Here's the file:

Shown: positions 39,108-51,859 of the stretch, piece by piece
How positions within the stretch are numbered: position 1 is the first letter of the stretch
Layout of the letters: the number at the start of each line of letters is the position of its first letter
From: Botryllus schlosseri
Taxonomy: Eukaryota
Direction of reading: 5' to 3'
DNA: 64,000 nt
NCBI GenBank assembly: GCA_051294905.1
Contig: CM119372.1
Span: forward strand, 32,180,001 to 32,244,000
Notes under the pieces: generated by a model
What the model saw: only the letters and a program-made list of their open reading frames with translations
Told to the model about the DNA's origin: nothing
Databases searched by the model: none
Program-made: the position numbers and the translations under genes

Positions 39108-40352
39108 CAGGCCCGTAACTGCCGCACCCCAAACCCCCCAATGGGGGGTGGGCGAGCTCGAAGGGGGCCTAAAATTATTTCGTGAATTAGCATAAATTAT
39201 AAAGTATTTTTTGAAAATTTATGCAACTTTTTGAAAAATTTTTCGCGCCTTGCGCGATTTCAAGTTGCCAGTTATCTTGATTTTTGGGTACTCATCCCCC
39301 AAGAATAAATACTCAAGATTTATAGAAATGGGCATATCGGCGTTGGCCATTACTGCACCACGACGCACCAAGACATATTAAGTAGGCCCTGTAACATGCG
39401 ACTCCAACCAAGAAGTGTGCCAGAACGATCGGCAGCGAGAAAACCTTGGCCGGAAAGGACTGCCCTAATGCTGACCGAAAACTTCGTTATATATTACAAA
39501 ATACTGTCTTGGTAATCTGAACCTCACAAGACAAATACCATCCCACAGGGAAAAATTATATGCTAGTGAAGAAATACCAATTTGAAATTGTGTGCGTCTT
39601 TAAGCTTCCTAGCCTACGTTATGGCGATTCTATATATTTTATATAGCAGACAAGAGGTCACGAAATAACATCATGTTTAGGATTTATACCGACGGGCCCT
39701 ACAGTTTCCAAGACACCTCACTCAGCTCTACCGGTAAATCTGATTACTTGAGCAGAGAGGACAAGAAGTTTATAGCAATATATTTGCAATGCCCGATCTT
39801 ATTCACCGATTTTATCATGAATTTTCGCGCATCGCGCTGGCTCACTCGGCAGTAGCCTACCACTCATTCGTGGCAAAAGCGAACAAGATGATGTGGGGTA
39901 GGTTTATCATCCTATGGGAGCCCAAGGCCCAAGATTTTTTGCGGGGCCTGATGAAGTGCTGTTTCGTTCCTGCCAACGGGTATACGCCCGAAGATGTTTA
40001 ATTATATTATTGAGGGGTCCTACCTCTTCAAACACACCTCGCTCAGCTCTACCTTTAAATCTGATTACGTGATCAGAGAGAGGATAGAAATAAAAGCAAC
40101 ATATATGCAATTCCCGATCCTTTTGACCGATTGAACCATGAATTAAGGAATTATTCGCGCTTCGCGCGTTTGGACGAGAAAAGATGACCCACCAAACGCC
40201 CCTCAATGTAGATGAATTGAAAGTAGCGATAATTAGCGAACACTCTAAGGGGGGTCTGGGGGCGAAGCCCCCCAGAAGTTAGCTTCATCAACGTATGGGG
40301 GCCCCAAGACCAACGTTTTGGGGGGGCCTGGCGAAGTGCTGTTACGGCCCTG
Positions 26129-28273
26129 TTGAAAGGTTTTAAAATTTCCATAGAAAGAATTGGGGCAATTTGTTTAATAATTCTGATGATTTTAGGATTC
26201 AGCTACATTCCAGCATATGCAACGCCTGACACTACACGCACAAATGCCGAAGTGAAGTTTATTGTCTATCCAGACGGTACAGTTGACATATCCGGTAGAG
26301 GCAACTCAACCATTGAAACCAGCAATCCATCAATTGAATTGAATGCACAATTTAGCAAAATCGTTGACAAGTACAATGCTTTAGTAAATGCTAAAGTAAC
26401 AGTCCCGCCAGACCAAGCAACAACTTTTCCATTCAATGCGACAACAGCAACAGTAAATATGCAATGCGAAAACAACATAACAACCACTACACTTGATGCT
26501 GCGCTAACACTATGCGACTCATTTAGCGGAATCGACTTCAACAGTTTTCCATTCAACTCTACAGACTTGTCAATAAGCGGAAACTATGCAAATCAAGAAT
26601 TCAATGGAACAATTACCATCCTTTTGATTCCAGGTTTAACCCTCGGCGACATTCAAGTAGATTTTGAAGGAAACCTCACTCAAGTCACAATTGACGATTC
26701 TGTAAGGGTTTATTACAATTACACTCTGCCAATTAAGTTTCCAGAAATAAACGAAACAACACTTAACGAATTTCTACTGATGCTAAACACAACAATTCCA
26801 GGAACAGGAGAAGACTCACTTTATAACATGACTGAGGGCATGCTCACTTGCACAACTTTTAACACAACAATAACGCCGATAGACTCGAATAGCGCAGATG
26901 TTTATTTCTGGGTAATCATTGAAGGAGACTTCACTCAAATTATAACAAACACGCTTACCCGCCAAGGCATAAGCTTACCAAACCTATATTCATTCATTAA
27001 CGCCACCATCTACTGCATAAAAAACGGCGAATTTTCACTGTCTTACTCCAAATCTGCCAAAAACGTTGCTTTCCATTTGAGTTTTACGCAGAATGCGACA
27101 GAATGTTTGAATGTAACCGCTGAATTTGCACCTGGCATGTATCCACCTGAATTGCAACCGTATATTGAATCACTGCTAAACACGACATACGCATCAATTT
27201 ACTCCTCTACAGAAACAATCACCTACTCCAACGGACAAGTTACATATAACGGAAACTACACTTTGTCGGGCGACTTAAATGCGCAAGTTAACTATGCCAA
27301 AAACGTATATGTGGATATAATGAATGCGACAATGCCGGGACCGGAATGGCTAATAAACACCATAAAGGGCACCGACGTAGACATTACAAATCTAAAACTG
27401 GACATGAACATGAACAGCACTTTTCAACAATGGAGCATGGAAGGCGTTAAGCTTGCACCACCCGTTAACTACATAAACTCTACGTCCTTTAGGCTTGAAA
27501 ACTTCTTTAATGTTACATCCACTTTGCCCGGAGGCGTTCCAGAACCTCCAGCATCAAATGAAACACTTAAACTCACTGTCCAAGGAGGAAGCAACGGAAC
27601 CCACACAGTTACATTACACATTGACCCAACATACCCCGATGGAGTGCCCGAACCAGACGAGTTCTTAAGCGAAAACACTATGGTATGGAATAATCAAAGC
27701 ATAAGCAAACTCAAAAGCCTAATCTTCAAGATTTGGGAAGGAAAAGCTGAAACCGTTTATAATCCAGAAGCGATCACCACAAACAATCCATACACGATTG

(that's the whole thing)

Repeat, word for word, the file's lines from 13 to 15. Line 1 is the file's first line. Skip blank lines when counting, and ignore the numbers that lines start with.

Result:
Told to the model about the DNA's origin: nothing
Databases searched by the model: none
Program-made: the position numbers and the translations under genes